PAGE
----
Green Lantern #0
Green Latnern #0
Writer: Geoff Johns
Pencils: Doug Mahnke
Publisher: DC Comics

I've never been crazy about the idea of line-wide initiative months in comics, like "Nuff Said" (Marvel's month of all silent issues, just art no words) and "Faces of Evil" (DC shifting the focus of every title to an antagonist for a month). These initiatives can inspire some creativity and produce some great issues, but when everybody's doing it for a whole month, it just tends to wear on you. As such, I wasn't very excited about DC's month of 0 issues. Yes, one of my biggest complaints regarding the New 52 has been the numerous lingering continuity questions, but I wasn't exactly jonesing for a whole month of flashbacks and origins. Therefore it seems only fitting that my favorite of the zero issues I've read thus far, has been the one that bucked the trend and found a loophole to fit the initiative's criteria while simultaneously continuing the ongoing narrative.

Green Lantern #0 has been a highly anticipated issue ever since the Free Comic Book Day New 52 issue revealed there would be a new human Green Lantern. And how could that cover not draw you in? A gun wielding GL wearing a ski mask raises more than a few questions.

The issue opens with a condensed history of new character Simon Baz. Much has already been said about the choice to tie Baz's background into the struggles experienced by many Arab-Americans pos 9/11, but the fact that it is not a wholly original direction does not prevent Johns from filling the story with pathos and firmly placing the reader in Baz's corner. Simon Baz is a generally nice guy haunted by his mistakes, and running afoul of an incredible streak of bad luck. Johns's decision to make Baz a car thief by profession not only sets the character apart from the numerous other human GLs, but helps the story not veer off into the territory of after school special as it so easily could. While the scenes at Guantanamo Bay verge on being a bit over the top, the resolution does create an interesting status quo for the character going forward.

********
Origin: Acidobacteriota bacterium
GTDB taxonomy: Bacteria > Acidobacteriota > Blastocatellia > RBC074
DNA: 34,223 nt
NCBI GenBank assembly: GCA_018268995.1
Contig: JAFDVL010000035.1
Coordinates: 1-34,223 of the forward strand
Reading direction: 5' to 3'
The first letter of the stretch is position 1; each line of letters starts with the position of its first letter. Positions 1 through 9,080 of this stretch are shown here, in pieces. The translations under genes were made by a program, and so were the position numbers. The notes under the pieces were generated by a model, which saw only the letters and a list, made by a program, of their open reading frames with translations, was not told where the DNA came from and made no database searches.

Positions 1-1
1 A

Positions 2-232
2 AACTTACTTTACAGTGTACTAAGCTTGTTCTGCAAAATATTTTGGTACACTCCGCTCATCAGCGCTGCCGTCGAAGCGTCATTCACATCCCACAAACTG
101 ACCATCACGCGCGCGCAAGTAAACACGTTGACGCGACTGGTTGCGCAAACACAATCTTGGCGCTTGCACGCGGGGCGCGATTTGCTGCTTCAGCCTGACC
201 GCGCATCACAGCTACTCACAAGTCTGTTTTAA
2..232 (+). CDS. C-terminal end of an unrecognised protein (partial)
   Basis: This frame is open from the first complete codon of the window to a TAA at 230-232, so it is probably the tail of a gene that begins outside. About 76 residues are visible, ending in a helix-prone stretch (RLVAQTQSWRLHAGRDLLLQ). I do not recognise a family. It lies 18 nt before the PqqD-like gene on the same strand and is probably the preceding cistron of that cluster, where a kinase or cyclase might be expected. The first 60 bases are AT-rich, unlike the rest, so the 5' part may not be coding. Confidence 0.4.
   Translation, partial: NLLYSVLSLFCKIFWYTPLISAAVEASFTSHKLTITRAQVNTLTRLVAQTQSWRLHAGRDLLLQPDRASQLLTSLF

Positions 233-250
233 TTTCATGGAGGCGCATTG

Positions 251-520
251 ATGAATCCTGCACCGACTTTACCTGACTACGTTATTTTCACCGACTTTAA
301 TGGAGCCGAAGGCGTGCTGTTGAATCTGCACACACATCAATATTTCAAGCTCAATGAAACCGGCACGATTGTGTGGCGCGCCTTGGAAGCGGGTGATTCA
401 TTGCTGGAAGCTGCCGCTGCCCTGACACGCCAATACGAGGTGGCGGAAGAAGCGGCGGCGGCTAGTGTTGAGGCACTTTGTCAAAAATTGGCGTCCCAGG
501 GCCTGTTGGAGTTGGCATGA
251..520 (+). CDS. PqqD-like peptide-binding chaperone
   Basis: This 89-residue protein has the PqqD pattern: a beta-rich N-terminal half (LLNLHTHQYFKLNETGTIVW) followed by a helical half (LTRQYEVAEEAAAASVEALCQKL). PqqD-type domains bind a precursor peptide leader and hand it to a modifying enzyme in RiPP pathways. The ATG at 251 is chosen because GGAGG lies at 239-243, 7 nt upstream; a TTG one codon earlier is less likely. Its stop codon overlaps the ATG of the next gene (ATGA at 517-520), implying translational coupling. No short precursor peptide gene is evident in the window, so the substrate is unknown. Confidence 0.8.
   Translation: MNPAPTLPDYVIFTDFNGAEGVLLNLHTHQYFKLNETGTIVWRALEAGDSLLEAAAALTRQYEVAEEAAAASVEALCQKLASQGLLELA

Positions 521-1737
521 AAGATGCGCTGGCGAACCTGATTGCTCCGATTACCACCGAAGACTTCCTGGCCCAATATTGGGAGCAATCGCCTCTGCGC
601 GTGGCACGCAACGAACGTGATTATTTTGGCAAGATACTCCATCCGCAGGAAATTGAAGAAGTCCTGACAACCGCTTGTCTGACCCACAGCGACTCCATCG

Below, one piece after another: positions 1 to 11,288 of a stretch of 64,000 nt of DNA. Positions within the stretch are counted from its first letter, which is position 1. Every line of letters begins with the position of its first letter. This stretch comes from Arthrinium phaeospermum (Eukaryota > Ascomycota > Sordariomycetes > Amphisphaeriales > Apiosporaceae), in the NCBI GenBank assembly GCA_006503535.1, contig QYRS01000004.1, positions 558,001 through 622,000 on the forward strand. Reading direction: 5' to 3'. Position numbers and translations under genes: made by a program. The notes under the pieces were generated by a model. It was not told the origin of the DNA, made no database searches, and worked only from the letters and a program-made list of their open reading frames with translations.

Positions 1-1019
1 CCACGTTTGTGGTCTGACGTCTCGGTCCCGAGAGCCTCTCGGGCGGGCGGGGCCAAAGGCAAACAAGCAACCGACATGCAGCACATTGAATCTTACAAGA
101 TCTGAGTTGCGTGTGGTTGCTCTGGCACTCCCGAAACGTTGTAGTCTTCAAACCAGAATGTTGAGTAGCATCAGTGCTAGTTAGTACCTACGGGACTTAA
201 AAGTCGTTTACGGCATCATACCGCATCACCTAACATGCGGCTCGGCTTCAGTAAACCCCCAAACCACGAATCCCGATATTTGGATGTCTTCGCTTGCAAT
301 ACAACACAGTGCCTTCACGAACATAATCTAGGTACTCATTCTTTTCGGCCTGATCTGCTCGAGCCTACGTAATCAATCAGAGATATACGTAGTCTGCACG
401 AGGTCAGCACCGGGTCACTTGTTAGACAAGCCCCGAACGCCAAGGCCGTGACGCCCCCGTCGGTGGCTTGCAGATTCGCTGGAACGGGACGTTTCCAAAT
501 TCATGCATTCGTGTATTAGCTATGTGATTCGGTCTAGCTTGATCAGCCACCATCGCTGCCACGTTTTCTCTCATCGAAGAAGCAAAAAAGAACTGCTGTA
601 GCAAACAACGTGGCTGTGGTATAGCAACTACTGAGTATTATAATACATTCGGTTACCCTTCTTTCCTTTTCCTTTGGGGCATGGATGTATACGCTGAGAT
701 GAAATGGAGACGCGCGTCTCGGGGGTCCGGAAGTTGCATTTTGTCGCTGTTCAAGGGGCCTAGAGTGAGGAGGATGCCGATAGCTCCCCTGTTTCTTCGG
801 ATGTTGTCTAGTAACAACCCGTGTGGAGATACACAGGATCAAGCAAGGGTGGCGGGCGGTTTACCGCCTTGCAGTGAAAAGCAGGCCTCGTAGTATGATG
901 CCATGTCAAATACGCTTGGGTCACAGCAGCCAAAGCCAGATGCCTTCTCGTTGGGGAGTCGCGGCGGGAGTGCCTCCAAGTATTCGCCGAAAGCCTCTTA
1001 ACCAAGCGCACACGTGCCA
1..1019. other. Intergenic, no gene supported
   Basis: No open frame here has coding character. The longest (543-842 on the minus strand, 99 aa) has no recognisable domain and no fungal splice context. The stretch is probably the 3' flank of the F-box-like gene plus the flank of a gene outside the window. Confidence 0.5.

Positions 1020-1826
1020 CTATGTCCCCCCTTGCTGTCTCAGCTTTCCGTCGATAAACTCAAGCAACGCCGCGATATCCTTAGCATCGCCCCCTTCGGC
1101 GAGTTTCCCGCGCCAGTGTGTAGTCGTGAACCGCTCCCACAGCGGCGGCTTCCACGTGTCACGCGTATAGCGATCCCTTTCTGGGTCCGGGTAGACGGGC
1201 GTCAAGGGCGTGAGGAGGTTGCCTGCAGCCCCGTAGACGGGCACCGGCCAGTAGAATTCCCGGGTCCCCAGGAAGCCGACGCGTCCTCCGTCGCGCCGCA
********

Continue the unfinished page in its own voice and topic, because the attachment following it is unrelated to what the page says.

Doug Manhke makes the wise choice of focusing as little on the actual chase scene that opens the issue as possible, instead putting us inside the car, next to Baz and conveying the story and action through his emotional reactions. Mahnke is often celebrated for the fantastic creatures and creepy visuals he brings to this title, but as I've said again and again he is equally adept at portraying normal human action and emotion. My one complaint with the otherwise stellar art for this issue is that the panels feel a bit crowded, but given the amount of story Johns and Mahnke manage to pack into this issue, it's a necessary concession.

Green Lantern once again feels like the most exciting big name title on the stage. It feels like a book where anything could happen: a sensation of excitement too often absent from a publisher's marquee titles. All in all this was an excellent character study and an exciting debut from one of the best creative teams in comics.

Grade: A-

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